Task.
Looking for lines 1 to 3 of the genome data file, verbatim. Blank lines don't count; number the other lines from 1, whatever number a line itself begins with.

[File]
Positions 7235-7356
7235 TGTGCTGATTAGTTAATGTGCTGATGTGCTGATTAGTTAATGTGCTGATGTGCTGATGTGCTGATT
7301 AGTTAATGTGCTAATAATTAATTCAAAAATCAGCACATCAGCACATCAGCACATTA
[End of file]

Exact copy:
Positions 7235-7356
7235 TGTGCTGATTAGTTAATGTGCTGATGTGCTGATTAGTTAATGTGCTGATGTGCTGATGTGCTGATT
7301 AGTTAATGTGCTAATAATTAATTCAAAAATCAGCACATCAGCACATCAGCACATTA